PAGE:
ClinQuiz: Increase your zoonotic parasite prowess, answer 2A
Many cats have been exposed to T. gondii and are seropositive. While paired serum samples can be used to detect recent or active infection, serologic tests cannot predict oocyst shedding in cats nor indicate past shedding. Seropositive cats are unlikely to be shedding oocysts or to be a source of human infection. Cats shed oocysts for only seven to 21 days after infection, and most apparently never shed again, even upon reexposure to infected prey,4 although reshedding upon a second exposure has been shown experimentally in some cats.5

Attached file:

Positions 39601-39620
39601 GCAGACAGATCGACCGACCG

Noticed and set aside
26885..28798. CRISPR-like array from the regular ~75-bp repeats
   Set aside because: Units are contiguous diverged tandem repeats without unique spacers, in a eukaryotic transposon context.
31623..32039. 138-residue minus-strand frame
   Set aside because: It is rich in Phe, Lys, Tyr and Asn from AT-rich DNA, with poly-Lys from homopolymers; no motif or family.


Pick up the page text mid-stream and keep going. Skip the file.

While it is true that oocysts in feces from the entire local cat population may contaminate the environment, creating a risk of infection for people and other animals, individual pet cats are not a major concern as a source of infection in people, particularly adult cats kept indoors.4 Less than 1% of cats are shedding oocysts at any point, and the rate would be expected to be much lower in adult cats kept inside.6,7 Indeed, infection with T. gondii in people is not associated with cat ownership or exposure to cats8,9; thus, prevention advice must be more comprehensive.